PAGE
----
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Whether going out on a date, traveling through a foreign country, or interrogating a suspect in a crime, forensic psychology offers a wealth of tools to help decode people’s nonverbal behavior. These cues include gestures, vocal tones, body positioning, micro-expressions of the face, and a number of often subconscious indicators of people’s internal states.
Mental illnesses have been found in some of the United States' most loathsome killers throughout history, but it’s important to note that most people suffering from these illnesses do not commit any violent offenses.
Although police officers depend on forensic science to be able to accurately solve cases, not every city truly embraces forensic scientists as full members of the investigation team. Fortunately, some of the best police departments in the US are making aggressive moves to increase the access that officers have to skilled forensic professionals.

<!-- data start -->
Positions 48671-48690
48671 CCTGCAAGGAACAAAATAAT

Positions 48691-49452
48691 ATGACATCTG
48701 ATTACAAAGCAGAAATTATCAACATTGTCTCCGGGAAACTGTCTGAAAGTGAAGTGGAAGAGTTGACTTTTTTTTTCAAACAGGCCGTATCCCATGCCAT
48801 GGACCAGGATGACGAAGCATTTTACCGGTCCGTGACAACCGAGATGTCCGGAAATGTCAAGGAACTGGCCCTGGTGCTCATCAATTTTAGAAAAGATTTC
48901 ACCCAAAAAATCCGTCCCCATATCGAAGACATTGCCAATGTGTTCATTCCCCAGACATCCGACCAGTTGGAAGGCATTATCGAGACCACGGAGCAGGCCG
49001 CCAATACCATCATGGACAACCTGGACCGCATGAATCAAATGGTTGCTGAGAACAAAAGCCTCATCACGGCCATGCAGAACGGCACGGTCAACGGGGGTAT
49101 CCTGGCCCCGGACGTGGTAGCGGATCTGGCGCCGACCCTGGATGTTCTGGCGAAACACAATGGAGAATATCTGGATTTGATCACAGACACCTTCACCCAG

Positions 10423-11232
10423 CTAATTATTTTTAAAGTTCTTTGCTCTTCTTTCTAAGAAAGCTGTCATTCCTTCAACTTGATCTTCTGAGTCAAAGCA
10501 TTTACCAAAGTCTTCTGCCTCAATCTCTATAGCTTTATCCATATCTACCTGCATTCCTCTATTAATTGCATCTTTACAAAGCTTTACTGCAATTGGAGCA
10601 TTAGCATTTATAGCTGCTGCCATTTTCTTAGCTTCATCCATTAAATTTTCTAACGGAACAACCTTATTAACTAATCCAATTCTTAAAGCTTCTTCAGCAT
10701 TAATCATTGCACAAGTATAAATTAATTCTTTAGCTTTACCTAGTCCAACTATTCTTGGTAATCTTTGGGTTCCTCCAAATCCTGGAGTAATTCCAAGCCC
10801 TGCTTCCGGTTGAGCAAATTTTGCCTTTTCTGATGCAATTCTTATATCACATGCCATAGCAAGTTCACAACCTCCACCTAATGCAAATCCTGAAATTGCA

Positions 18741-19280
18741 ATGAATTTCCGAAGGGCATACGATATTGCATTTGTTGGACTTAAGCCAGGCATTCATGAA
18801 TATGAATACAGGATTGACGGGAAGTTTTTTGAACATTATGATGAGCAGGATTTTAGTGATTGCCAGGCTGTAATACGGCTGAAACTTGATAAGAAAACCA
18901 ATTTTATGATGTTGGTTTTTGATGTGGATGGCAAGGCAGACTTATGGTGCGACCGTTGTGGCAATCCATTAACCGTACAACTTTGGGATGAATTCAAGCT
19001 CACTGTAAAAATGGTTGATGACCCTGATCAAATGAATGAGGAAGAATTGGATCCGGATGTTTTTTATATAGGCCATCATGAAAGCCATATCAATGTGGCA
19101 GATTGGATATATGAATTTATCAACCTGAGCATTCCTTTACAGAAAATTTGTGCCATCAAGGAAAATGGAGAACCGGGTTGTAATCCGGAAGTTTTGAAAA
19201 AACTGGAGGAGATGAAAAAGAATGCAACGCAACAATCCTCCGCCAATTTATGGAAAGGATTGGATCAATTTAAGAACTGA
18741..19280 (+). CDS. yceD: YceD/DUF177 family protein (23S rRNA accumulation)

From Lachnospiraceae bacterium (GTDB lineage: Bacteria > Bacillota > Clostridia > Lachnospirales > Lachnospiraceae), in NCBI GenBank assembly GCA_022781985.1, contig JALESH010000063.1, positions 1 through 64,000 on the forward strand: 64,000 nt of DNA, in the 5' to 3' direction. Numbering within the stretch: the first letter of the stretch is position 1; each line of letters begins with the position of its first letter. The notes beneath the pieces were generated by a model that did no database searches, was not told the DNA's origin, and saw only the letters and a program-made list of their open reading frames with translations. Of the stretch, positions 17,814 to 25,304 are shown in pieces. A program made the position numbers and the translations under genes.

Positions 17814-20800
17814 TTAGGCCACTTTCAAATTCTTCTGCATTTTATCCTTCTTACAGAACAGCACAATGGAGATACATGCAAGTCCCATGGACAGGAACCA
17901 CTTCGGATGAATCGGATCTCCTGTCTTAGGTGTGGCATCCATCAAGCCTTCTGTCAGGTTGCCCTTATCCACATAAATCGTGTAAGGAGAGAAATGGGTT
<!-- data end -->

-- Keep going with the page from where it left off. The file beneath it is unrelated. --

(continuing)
According to the APA, forensic psychology is "the application of clinical specialties to the legal arena" and the very breadth of this definition helps to explain why there are so many different opportunities and paths in the field.
Whether you're an up and coming forensic analyst or just someone who can't get enough of CSI, chances are you have heard a thing or two about blood spatter analysis. This field involves using the physics of fluids to help to determine the events of a (usually) violent crime by analyzing the placement of the blood droplets at the crime scene.
Science is cool, death is cool, so it just stands to reason that science about death is wicked awesome .
Did you know that just 54 percent of lies can be accurately spotted? Extroverts also tell more lies than introverts and at least 82 percent of lies go undetected, according to the scienceofpeople.com website. The good news, however, is that people can improve their lie detection abilities, increasing them to near 90 percent accuracy. But how do you get started?
From the hacking of female celebrities’ phones to the massive cyberattack on Sony that ignited geopolitical tensions, it’s clear that cybercrime is on the rise and here to stay. Like diseases which evolve to render antibiotics ineffective, the nature of these crimes adapts in response to improving cybersecurity tactics, and the sheer variety and hybrid nature of virtual thefts, denials of service, and other methods is unprecedented.